In a powerlifting meet, a lifter has three attempts at three lifts (squat, bench, deadlift), each attempt becoming increasingly heavier. The lifter must successfully complete an attempt before she progresses to the next heavier attempt. So, for example, if she does not make her second attempt on squat, she repeats that same weight for her third squat attempt. Coaches employ different strategies in determining the weights to submit for each attempt, but generally the third attempt (if not the second also) is heavier than the heaviest completed training lift, something usually reasonable, but often not yet attained.
Part of what interests me in all of this is the language: a lifter makes an “attempt”; she does not “try”. Louise and I often debate the use of the word “try” in relation to coaching and habit change. Louise is Yoda: “Do or do not. There is no try”. She likes to illustrate her position by holding out her open palm with a pencil balanced on it. She then says “OK. Try to pick up this pencil”. Point being that either you do or you don’t. I understand this position. When working with a client to instill a sustainable habit change, it’s generally advisable to start with a small enough step that the client is virtually assured of success; this helps build confidence and encourages adherence. I also understand that sometimes people use “try” as a cop out when they don’t feel like doing something, when they aren’t fully committed to the change or the process or the training session that day; in which case “try” is just a half-assed effort.
There are plenty of other situations, however, where I believe “try” is entirely warranted. I will always take an “I’ll try” from a client instead of an “I can’t”. Frequently I get the two together, as in “I really don’t think I can do that, but I’ll try”. Yoda’s directive seems to present us with a binary outcome: do or do not, succeed or don’t. When immediate success is not assured, or sometimes when an individual really doesn’t believe success is possible, “I’ll try” affords another alternative, an entry point. “Try” can be the foothold for a wholehearted effort in the face of an uncertain outcome. “Try” can act as a linguistic bridge that transports a person outside of their comfort zone, to the place where they can experience change and growth.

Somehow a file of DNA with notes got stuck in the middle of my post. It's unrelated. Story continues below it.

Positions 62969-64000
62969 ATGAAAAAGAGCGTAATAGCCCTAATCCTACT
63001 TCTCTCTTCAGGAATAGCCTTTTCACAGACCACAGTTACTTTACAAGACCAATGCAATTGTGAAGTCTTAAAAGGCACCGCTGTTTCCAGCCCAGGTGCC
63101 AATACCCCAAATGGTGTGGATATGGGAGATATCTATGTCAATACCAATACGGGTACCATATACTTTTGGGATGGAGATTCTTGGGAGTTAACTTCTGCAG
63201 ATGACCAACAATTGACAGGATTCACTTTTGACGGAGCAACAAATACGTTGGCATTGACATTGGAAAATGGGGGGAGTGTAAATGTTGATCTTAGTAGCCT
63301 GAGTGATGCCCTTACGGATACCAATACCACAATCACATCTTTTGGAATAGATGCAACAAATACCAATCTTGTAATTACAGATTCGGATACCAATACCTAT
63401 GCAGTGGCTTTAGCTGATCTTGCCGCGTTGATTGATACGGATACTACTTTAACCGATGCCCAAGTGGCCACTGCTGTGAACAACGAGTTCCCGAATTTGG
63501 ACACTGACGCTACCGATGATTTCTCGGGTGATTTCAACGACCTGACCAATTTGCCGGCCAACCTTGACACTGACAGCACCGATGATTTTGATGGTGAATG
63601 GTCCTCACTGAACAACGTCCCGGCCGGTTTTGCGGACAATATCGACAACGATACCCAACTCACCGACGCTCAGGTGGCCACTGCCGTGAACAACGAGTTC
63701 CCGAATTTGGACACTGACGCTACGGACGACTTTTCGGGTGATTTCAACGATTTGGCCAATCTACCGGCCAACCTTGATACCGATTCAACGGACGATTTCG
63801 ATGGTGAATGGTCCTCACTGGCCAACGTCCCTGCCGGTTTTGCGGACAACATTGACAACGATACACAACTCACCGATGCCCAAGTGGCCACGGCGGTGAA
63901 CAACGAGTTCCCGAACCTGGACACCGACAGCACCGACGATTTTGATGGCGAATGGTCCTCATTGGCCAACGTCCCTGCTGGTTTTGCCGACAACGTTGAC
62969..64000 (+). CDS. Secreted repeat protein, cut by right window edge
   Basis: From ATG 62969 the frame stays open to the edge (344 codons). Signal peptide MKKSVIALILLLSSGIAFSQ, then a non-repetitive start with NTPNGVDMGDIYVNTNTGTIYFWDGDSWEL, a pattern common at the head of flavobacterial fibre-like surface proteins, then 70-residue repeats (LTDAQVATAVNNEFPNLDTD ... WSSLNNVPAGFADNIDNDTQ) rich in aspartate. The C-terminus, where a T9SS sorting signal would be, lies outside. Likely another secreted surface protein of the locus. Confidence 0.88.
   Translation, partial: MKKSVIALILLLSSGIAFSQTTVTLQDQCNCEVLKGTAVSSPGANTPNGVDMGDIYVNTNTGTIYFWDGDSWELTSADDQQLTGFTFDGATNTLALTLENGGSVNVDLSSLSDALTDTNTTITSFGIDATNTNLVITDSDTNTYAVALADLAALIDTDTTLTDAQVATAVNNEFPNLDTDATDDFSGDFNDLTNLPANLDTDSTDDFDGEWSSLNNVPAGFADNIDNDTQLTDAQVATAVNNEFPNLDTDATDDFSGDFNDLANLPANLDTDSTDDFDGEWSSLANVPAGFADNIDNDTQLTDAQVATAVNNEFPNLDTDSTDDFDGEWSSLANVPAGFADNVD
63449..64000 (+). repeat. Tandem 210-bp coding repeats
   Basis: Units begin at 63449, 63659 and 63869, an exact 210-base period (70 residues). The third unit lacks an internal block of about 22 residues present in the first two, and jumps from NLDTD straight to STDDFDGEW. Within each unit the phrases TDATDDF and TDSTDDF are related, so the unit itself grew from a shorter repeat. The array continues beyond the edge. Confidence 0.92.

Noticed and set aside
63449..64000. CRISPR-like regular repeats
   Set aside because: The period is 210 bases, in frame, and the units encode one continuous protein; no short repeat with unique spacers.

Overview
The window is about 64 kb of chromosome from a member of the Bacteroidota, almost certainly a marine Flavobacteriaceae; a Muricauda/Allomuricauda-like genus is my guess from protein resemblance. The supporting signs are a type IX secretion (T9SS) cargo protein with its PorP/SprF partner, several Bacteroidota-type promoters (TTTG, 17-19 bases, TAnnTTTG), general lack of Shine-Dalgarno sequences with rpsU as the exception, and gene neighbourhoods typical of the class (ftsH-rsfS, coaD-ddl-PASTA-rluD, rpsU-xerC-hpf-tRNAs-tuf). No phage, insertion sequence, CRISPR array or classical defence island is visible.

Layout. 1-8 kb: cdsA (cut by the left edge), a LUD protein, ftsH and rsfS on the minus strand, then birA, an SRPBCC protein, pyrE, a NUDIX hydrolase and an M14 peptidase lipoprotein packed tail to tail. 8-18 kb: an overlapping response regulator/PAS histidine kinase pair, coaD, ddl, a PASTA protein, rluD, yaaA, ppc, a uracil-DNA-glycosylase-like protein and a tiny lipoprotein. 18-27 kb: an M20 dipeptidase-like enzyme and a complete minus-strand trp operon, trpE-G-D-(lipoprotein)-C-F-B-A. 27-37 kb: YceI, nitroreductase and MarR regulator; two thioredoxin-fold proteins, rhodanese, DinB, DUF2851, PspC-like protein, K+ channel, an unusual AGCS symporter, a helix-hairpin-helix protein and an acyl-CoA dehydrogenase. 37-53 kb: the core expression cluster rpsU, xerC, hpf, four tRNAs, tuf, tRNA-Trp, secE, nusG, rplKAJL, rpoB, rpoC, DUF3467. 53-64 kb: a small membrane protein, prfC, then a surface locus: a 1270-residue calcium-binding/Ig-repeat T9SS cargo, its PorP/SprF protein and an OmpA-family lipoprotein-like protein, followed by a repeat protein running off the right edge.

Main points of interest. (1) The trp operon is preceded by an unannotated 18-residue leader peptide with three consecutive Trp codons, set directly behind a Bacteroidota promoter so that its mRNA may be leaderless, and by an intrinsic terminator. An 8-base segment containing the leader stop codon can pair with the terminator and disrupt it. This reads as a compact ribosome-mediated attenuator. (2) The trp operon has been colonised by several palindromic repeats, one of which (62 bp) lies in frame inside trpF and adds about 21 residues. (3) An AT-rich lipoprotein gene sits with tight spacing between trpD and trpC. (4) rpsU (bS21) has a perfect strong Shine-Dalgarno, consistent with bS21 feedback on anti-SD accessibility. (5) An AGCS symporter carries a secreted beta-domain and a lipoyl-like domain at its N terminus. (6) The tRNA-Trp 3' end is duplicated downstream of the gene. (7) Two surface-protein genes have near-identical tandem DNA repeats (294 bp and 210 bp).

But “try” has its limits, which are highlighted in the subtle differences between the word “try” and one which we often use as its synonym, “attempt.” I think the difference gets down to one’s investment in a process and how one deals with a fail. “Try” requires nothing more of an individual aside from an initial effort; no prior commitment or training and no further assurances to continue when things get tough. “Attempt”, on the other hand, indicates a deeper level of commitment over time. One who is making an “attempt” has a clear goal in mind and is invested in a process designed to ultimately get her there, despite setbacks or failures. So our powerlifter has fully committed to a training program, has dedicated months to building strength. She will make nine attempts on meet day, aiming to get them all (to go “949”) and to put her highest score possible up on the board. This may not happen, but if she misses a lift, the expectation is that she steps back up onto the platform for another attempt the next time her name is called.
So at the end of it all, if something interests you, go ahead; give it a try. Get past that self-limiting fear. But if what you’re “trying” to do is reach a goal, trade your “try” for an “attempt” and then be prepared to make many.